Sheffield United: Clubs are urged to resurrect season ticket option
The Football Supporters' Federation has encouraged clubs including Sheffield United, who have been affected by the collapse of a scheme designed to enable fans to pay for season tickets in installments, to investigate alternative ways of allowing their followers to spread the cost of their purchase.
United, together with teams including Liverpool, Celtic and Championship rivals Millwall, confirmed last month that Zebra Finance was no longer able to provide staged payment plans after its lender, Raphaels bank, began to wind down its business.
Although loans processed before March 27 will continue to be honoured, the development means supporters yet to apply face the prospect of either being forced to hand over the money up front or decide against reserving a seat for the 2019/20 campaign. Many of those who used the facility did so because the were unable to find the funds in one lump sum.
"A season ticket is an important option for supporters but finding the money in one chunk can be difficult, especially in these straightened times," a spokesperson for the FSF told The Star. "It helps clubs to know that they have season ticket holders supporting them financially throughout the season and clubs should be looking at ways to help fans pay for their season tickets."
"The cost of collecting payments by direct debit can be offset against improved cash flow reductions in match by match cash or card handling fees," they added.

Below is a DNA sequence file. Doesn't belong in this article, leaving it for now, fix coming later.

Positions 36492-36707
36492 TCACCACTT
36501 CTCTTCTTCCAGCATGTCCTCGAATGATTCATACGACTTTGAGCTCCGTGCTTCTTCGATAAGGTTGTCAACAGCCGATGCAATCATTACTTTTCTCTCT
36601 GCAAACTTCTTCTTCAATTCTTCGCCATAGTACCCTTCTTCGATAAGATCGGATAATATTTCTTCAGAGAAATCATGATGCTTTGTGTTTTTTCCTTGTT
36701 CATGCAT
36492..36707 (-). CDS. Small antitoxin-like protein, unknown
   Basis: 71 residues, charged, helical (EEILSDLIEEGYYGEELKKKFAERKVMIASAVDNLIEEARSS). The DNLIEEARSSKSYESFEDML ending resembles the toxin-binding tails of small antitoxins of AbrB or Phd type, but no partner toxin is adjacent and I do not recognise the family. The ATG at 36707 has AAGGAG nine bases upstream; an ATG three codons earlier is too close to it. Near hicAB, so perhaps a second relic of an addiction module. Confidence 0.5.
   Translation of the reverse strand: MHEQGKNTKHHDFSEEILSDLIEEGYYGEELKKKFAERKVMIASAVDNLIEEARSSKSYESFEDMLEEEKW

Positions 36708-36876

Developments surrounding Zebra could prove problematic for its clients because many of them use season ticket income to calculate budgets and transfer policies. Because supporters entered into a contract with the Derby based company directly, clubs received the price of their season ticket in advance.
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Although United's finances and recruitment strategy will not be adversely influenced, they have held discussions with Zebra and other potential providers since the problem came to light. The English Football League, despite being made aware of the issue, believes it is a matter for individual members rather than the governing body as a whole.
"We are working closely with Zebra Finance to secure an update for those supporters who have not yet had their payment plans approved," a statement, published by United on their official website, reads.
"Sheffield United are currently working on securing a new finance provider and will update supporters as soon as possible."
One of Britain's oldest banks, Raphaels is a subsidiary of Lenlyn Holdings who has been trying to sell its interest since 2015. Earlier this year, more than two weeks before clubs involved announced the withdrawal of their payment plan options, a national newspaper reported Raphaels was "winding down" after interest from prospective Russian and Chinese buyers "dried up".